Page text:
Half a Century of Pursuing the Pervasive Proton

  • John A. RavenEmail author
Part of the Progress in Botany book series (BOTANY, volume 74)


Acid–base regulation is probably a universal attribute of life, and energy coupling via transmembrane H+ gradients is very widespread. Much of my academic career has been related to these two processes and to their interactions. Highlights from my studies of acid–base regulation are the quantitative resolution of the challenges for acid–base regulation in land plant shoots when metabolism involving net H+ production (e.g. primary assimilation of NH 4 + , NH3 or N2) occurs there, quantitation of the energy costs of acid–base regulation for different locations and mechanisms of acid–base regulation for the assimilation of a range on N sources and the interaction of CO2 concentrating mechanisms in aquatic photosynthetic organisms with acid–base regulation. Research on the significance of transmembrane H+ gradients has included a significant contribution to the early development of chemiosmotic hypothesis of polar transport of indoleacetic acid, the evolutionary significance of chemiosmotic coupling and the role of H+ leakage relative to other processes which consumed energy at an essentially constant rate regardless of the rate of light energy supply in determining the minimum photon flux density at which photolithotrophic growth can occur. On a global scale, work on the effects of anthropogenic CO2 production on ocean acid–base balance has helped to set limits on the significance of this ‘ocean acidification’ for marine algae. A final point covered in the chapter is an analysis of the continuing attempts to determine precisely what is being regulated, e.g. the pH of the intracellular compartment or the ionisation state of one or more of weak electrolytes in the compartment.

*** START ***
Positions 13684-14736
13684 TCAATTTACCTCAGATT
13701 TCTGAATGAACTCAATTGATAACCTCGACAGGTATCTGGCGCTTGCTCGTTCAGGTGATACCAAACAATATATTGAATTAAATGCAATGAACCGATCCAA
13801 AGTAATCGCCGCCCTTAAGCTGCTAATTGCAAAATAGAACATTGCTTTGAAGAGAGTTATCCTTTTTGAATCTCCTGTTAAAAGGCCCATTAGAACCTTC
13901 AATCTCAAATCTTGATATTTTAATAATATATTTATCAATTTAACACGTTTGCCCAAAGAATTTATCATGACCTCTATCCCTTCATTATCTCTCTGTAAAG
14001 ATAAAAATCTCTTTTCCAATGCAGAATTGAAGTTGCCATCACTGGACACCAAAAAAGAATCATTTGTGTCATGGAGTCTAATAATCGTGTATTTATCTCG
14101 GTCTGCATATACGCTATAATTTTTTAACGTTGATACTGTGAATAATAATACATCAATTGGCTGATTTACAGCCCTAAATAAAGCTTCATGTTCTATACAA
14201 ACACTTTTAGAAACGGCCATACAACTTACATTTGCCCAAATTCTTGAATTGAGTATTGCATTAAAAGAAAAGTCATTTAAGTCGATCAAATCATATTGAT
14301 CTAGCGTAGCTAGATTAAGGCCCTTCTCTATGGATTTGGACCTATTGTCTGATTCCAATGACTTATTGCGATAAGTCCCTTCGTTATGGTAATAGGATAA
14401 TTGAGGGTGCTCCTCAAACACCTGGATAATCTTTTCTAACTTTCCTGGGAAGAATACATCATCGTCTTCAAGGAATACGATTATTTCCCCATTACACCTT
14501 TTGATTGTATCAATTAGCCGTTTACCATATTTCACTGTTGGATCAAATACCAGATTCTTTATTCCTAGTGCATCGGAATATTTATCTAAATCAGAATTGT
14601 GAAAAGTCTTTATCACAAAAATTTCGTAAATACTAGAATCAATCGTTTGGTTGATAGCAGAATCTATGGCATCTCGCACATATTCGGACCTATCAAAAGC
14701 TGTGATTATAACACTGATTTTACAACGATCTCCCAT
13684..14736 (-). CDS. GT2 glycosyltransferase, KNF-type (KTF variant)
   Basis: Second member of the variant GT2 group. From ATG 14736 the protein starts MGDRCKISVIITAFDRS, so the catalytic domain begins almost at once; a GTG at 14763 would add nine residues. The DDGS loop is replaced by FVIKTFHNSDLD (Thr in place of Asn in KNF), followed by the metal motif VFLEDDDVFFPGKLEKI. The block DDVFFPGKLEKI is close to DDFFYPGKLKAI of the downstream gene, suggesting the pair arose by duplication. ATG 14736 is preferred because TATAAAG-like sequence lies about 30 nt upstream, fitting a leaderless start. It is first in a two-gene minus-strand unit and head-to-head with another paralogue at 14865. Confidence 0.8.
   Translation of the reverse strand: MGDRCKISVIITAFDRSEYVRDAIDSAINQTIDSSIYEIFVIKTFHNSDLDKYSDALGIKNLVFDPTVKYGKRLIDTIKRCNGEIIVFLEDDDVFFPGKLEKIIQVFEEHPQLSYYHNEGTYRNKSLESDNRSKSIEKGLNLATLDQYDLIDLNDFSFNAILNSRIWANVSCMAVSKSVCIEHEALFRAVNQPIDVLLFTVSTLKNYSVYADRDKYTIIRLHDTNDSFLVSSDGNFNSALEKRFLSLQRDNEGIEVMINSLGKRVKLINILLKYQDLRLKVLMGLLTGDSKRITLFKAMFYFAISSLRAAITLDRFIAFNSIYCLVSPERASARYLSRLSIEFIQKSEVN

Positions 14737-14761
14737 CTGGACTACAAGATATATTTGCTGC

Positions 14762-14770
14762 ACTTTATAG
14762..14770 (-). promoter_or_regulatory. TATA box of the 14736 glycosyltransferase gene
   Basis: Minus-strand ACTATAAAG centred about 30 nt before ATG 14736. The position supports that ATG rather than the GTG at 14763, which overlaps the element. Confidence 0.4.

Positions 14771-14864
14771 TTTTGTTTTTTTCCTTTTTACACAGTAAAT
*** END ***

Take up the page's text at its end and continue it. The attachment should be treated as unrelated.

Base Regulation Ocean Acidification Crassulacean Acid Metabolism Weak Electrolyte Chara Corallina 
These keywords were added by machine and not by the authors. This process is experimental and the keywords may be updated as the learning algorithm improves.



My experimental, and much of my theoretical, work on acid–base relations and the role of protons in metabolism depends on my co-workers and especially post-doctoral fellows and PhD students Susan Allen, Mitchell Andrews, John Beardall, Jennie Brenchley, Jennifer Carfrae, Katherine Crawfurd, Richard Geider, Sheila Glidewell, Espen Granum, Paul Hill, Andrew Johnston, Rebecca Korb, Janet Kübler, Matt Jones, Andrew Miller, Bruce Osborne, Lynda Poole and Karen Roberts. I am particularly indebted to Professors Enid A C MacRobbie and F Andrew Smith.

The University of Dundee is a registered Scottish Charity, No. SC10596


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© Springer-Verlag Berlin Heidelberg 2013

Authors and Affiliations

  1. 1.Division of Plant ScienceUniversity of Dundee at the James Hutton InstituteDundeeUK
  2. 2.School of Plant BiologyUniversity of Western AustraliaCrawleyAustralia

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